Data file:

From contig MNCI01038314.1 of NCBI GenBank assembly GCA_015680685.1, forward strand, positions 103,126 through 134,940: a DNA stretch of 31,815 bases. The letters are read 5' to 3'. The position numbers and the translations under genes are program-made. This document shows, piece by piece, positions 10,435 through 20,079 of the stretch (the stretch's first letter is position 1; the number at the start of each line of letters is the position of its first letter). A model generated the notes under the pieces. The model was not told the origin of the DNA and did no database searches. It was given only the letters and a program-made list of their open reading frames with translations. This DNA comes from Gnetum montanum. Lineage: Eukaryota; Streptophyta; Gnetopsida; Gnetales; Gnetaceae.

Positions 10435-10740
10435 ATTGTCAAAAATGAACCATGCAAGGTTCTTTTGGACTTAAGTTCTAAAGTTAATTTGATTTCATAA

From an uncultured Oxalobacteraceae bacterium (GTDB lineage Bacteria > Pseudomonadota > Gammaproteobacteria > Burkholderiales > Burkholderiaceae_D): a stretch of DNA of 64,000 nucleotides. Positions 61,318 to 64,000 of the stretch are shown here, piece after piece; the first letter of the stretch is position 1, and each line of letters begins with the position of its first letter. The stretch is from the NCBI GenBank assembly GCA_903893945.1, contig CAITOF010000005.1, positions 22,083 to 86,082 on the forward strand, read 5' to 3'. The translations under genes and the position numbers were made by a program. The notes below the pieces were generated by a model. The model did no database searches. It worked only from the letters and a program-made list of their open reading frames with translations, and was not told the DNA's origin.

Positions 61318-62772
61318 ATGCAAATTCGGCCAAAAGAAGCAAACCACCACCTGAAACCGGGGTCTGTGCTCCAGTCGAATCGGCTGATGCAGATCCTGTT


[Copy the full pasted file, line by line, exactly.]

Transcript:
From contig MNCI01038314.1 of NCBI GenBank assembly GCA_015680685.1, forward strand, positions 103,126 through 134,940: a DNA stretch of 31,815 bases. The letters are read 5' to 3'. The position numbers and the translations under genes are program-made. This document shows, piece by piece, positions 10,435 through 20,079 of the stretch (the stretch's first letter is position 1; the number at the start of each line of letters is the position of its first letter). A model generated the notes under the pieces. The model was not told the origin of the DNA and did no database searches. It was given only the letters and a program-made list of their open reading frames with translations. This DNA comes from Gnetum montanum. Lineage: Eukaryota; Streptophyta; Gnetopsida; Gnetales; Gnetaceae.

Positions 10435-10740
10435 ATTGTCAAAAATGAACCATGCAAGGTTCTTTTGGACTTAAGTTCTAAAGTTAATTTGATTTCATAA

From an uncultured Oxalobacteraceae bacterium (GTDB lineage Bacteria > Pseudomonadota > Gammaproteobacteria > Burkholderiales > Burkholderiaceae_D): a stretch of DNA of 64,000 nucleotides. Positions 61,318 to 64,000 of the stretch are shown here, piece after piece; the first letter of the stretch is position 1, and each line of letters begins with the position of its first letter. The stretch is from the NCBI GenBank assembly GCA_903893945.1, contig CAITOF010000005.1, positions 22,083 to 86,082 on the forward strand, read 5' to 3'. The translations under genes and the position numbers were made by a program. The notes below the pieces were generated by a model. The model did no database searches. It worked only from the letters and a program-made list of their open reading frames with translations, and was not told the DNA's origin.

Positions 61318-62772
61318 ATGCAAATTCGGCCAAAAGAAGCAAACCACCACCTGAAACCGGGGTCTGTGCTCCAGTCGAATCGGCTGATGCAGATCCTGTT